Dave Trabert, president of the Kansas Policy Institute, commented, “These cost studies may be done with the best of intentions, but they fail to provide results that are useful in guiding policy decisions. In practice they only take a partial look at one variable – spending – and ignore all other variables that impact learning.”

Scafadi said, “The estimates vary widely and do not track with historical data on spending and achievement.” The review outlined the reasons why supposed “cost” functions do not provide valid and reliable estimates of the minimum “cost” of achieving a given outcome.

“One glaring problem we found with the WestEd study is that researchers do not have access to data on all external factors that impact the cost of educating students.” Trabert said.

Scafidi’s study for Kansas Policy Institute included in its exhaustive review a complete recommendation of best practices that should be performed to “check carefully for robustness and reliability of results.”

His data determined it unreasonable to conclude that giving the Kansas public school system, as currently constituted, a large boost to spending would significantly improve student outcomes.

“Given the vast sums of taxpayer funds at stake, the Kansas Governor, Legislature, and the State Supreme Court should implement the five best practices, as laid out in my review, to discover the truth about the relationship between spending and valuable student outcomes.” Scafadi concluded.




Editor's Note: Such mathematical games accomplish little more than feed the lawyers who feast on endless court decisions that force the Kansas Legislature to raise taxes violating both the separation of powers and the people's right to determine fiscal policy.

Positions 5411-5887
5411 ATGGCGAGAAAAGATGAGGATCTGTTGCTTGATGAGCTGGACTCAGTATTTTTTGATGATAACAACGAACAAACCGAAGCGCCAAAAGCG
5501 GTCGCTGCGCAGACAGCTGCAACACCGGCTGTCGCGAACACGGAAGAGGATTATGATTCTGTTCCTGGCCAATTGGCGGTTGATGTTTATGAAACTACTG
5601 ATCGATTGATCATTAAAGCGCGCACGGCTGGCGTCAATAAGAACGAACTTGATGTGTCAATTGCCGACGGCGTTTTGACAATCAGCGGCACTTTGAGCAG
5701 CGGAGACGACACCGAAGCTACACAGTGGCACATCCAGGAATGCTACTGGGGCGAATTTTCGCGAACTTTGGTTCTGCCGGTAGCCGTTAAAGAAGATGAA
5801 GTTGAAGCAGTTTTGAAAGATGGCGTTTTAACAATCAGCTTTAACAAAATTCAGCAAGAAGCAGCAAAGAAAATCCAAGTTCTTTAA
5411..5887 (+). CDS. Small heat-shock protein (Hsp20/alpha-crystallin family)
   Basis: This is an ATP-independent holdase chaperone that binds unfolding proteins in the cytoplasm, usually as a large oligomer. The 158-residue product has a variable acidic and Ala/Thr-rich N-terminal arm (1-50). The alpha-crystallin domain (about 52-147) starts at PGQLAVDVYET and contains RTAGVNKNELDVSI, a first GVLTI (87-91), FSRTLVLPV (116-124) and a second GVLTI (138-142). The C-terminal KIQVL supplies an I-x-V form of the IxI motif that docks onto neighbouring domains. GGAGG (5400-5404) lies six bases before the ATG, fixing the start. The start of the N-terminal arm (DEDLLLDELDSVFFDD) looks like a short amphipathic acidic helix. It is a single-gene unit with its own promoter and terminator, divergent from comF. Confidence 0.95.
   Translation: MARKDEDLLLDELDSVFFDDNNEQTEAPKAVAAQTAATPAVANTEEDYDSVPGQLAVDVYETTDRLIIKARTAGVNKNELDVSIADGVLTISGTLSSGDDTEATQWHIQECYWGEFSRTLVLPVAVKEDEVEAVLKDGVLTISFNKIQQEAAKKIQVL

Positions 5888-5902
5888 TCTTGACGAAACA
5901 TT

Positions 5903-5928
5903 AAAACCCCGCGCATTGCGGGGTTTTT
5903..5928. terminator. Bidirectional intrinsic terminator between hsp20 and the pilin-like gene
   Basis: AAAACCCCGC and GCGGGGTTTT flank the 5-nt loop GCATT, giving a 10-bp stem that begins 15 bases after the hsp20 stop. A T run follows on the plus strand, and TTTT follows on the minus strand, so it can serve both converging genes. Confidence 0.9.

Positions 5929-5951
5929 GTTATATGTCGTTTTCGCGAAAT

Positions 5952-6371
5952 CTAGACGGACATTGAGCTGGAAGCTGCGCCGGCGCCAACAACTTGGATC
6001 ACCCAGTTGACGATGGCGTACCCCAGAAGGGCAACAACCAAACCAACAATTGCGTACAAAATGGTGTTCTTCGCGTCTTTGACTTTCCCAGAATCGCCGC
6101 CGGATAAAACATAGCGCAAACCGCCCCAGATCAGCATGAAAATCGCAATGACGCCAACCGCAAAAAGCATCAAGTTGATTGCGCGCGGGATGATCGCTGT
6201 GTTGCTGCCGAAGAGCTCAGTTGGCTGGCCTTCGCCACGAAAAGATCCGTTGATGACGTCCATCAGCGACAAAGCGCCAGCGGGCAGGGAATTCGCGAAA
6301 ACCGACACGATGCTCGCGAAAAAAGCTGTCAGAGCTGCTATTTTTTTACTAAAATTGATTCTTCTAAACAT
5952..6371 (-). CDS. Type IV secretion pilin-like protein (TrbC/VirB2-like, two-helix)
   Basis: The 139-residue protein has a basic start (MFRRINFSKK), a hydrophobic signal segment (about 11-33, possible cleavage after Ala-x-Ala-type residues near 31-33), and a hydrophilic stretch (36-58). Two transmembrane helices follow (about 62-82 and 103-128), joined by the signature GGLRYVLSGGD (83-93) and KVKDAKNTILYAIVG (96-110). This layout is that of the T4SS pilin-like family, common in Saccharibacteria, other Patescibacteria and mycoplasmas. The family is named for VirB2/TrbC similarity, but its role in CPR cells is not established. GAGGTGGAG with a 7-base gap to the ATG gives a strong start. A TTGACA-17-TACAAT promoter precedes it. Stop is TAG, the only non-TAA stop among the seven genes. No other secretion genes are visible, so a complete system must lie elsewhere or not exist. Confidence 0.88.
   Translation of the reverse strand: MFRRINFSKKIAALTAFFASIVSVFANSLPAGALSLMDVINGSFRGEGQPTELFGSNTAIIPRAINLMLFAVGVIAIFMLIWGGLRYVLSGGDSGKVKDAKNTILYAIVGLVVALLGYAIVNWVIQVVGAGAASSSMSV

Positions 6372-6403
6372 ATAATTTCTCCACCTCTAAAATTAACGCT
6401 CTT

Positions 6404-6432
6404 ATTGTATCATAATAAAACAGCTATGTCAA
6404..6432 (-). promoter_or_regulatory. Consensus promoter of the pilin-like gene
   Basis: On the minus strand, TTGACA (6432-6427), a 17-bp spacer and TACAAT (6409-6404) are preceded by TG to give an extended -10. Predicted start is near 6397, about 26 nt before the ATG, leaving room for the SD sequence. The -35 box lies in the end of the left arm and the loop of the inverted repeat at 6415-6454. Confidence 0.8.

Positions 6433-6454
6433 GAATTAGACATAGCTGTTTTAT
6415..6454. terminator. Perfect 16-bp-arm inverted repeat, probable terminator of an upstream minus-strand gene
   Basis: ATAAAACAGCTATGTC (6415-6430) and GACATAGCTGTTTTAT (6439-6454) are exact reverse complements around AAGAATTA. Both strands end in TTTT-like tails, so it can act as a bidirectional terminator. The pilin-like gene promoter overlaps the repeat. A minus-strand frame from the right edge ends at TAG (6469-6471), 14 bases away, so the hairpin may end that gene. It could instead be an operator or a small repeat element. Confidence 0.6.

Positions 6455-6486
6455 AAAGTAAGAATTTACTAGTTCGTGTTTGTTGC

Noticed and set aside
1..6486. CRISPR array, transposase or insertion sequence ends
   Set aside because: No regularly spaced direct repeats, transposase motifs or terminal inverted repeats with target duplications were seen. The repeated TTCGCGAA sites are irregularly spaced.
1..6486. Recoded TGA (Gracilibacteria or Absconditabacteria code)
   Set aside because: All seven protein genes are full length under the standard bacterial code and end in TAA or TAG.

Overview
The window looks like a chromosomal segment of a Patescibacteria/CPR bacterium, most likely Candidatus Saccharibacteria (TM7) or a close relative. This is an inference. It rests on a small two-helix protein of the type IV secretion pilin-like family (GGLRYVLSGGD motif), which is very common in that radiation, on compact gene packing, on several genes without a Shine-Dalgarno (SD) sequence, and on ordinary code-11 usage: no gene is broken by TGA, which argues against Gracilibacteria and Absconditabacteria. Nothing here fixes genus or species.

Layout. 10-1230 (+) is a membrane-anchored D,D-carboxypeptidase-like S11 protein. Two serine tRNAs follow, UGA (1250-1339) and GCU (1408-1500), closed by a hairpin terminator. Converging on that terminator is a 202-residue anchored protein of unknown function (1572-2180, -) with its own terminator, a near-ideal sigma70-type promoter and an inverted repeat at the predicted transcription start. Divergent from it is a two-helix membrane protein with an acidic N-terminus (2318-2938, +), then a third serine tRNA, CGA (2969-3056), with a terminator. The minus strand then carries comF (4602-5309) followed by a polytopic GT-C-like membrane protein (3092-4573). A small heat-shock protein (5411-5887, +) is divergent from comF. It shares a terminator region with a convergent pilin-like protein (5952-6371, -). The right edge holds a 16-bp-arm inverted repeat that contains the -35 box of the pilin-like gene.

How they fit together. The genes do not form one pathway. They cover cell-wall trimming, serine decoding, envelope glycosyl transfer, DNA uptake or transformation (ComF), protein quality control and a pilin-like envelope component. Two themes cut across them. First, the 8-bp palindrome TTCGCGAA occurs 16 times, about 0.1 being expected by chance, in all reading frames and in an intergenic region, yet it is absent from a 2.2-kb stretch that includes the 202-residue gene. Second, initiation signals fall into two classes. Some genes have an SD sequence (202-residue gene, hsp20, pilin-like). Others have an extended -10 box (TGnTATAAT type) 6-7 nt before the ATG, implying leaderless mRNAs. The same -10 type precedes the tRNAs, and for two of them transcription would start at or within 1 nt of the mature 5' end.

RBC Wealth Management USA

by Allen Williams

Royal Bank of Canada (RBC) is a huge conglomerate featuring global asset management which  “is the asset management division of Royal Bank of Canada” located  in Canada,  the United States, Europe, Asia-Pacific,  Middle East and Africa, Latin American and the Caribbean.   Your investments work hard to build the globalist vision of a new order.

RBC is the 12th largest bank in the world based on market capitalization and the fifth largest in North America.”  Barron’s notes that RBC Wealth Management is looking to Grow having actively recruited a significant number of high profile investment managers over the last 8 years.

But all is not well in the RBC golden world of investment as RBC is charged with Negligence and Elder Abuse   If you have a few bucks to invest and you’re of retirement age then beware because the wealth management brokerages are going to milk you. What do you mean by that remark you might ask?   Well, older people are prime targets for abuse by investment firms because the money is there and ripe for the taking and seniors tend to be overly trusting.